In some cases, a condition is labeled “autoimmune” based on conventional wisdom or expert consensus rather than hard science. And I’ve seen the term “autoimmune” used loosely to apply to any condition of unknown cause in which inflammation is present or the immune system appears to be active. But an infection could do the same thing. So perhaps some of these conditions now considered to be autoimmune will turn out to be chronic infections by an organism we’ve not yet identified.
What is stress?
A common definition of “stress” is any experience that causes tension, whether physical, psychological, or emotional, especially if it sets off the “fight or flight” response (during which the adrenal gland releases adrenaline, leading to rapid pulse and breathing, and increased blood pressure). This serves us well if chased by a lion. But it’s theorized that persistent stress (such as worry about finances, mental or physical health, or interpersonal relationships) could lead to chronic disease such as high blood pressure or autoimmune disease.
What causes stress for a person is highly individual. A common example is having to speak in public. Some people find it easy to give a speech in front of a crowd; for others, however, the exact same situation may feel nothing short of dreadful and causes worry for weeks in advance. A stressful experience can also be something quite positive, like getting married, or walking into a room on your birthday where friends and family are hiding. Surprise!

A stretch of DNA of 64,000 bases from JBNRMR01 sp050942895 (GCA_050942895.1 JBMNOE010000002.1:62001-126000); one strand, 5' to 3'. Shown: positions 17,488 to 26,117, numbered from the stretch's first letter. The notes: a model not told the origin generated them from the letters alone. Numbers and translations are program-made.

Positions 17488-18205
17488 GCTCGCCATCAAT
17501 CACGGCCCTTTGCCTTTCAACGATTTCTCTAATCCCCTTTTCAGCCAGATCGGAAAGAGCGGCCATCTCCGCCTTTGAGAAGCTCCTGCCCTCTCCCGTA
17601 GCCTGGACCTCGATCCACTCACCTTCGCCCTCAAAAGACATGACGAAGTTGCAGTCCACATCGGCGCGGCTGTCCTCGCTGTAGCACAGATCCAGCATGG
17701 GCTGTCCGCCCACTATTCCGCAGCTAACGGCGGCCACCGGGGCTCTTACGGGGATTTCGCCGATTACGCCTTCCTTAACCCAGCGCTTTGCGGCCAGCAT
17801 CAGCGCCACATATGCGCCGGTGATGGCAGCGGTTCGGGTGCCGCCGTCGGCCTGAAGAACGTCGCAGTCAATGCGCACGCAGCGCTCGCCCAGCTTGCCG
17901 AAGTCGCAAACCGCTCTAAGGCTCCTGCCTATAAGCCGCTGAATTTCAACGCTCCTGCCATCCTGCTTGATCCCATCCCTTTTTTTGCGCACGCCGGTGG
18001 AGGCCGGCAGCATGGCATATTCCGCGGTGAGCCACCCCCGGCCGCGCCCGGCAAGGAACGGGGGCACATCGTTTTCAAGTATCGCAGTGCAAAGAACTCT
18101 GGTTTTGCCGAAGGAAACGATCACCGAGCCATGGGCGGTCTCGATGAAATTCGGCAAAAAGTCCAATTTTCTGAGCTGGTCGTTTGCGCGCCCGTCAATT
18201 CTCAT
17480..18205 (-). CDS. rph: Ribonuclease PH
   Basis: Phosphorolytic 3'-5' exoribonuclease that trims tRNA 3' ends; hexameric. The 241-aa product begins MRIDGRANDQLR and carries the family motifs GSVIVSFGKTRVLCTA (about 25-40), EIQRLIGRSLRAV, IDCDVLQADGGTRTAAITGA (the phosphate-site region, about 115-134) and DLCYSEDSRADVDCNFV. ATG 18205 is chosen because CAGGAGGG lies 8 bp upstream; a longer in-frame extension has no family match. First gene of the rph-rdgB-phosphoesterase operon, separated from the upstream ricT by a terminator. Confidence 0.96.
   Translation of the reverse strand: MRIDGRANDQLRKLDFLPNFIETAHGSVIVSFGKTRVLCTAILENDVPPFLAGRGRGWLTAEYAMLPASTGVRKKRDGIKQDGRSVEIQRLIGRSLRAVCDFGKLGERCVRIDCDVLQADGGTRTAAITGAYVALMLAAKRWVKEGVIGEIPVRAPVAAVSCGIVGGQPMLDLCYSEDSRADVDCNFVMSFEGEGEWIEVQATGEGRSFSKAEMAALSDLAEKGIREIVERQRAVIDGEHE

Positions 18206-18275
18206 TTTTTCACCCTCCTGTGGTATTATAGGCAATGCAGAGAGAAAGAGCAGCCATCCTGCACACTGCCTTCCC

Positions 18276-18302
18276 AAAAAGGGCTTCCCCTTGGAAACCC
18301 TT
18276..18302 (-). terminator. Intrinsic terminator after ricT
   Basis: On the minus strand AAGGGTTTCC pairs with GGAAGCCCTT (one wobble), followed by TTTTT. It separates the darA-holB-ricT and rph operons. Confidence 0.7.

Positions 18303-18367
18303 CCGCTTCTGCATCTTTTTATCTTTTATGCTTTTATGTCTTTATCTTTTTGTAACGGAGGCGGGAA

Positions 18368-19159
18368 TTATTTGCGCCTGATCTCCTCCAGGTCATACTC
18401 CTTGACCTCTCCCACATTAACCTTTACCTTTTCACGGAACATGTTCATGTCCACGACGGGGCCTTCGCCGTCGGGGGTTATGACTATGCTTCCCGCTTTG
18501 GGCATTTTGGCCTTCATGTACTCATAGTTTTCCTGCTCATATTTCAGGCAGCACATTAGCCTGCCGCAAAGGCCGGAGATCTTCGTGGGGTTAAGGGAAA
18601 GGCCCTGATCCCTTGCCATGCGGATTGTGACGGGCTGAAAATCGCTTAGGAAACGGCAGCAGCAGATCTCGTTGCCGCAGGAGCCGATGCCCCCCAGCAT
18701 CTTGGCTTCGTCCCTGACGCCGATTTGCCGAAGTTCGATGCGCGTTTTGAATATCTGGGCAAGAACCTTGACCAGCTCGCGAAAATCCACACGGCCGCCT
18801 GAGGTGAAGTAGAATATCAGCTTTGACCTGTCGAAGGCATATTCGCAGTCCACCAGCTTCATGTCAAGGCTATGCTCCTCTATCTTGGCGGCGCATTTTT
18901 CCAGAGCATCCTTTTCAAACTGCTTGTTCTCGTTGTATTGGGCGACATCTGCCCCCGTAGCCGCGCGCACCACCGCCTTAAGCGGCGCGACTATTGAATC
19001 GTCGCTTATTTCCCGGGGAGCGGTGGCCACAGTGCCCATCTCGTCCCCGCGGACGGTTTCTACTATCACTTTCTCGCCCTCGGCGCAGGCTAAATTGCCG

What is a stress-related disorder?
There is a big difference between stress and having a “stress-related disorder,” in which a particular, well-defined condition or disease develops following a specific and intensely stressful event. A dramatic example is post-traumatic stress disorder (PTSD), in which a serious physical or psychological injury leads to a host of problems including distressing, intrusive memories of the traumatic event; memory problems; apathy; and irritability.
Exploring the connection between stress and autoimmune disease
In this new study, researchers analyzed more than 100,000 people diagnosed with stress-related disorders and compared their tendency to develop autoimmune disease at least one year later with 126,000 of their siblings, and another million people who did not have stress-related disorders.
The study found that individuals diagnosed with a stress-related disorder
·         were more likely to be diagnosed with an autoimmune disease (about nine per 1,000 patient-years* who had stress-related disorders, but only about six per 1,000 patient-years among those without stress-related disorders)
·         were more likely to develop multiple autoimmune diseases
·         had a higher rate of autoimmune disease if younger.
*Patient-years is an expression that combines how many and for how long people are assessed in a study. If the frequency of a condition is 9 per 1,000 patient-years, that means 9 people would develop the disease among ,1000 patients monitored for 1 year, or among 500 patients monitored for 2 years, and so on).
A particularly important observation was that, for those with PTSD who were being treated with an SSRI (a type of antidepressant), the increased rate of autoimmune disease was less dramatic. While these observations are intriguing, they don’t tell us why or how a stress-related disorder might provoke or cause autoimmune disease.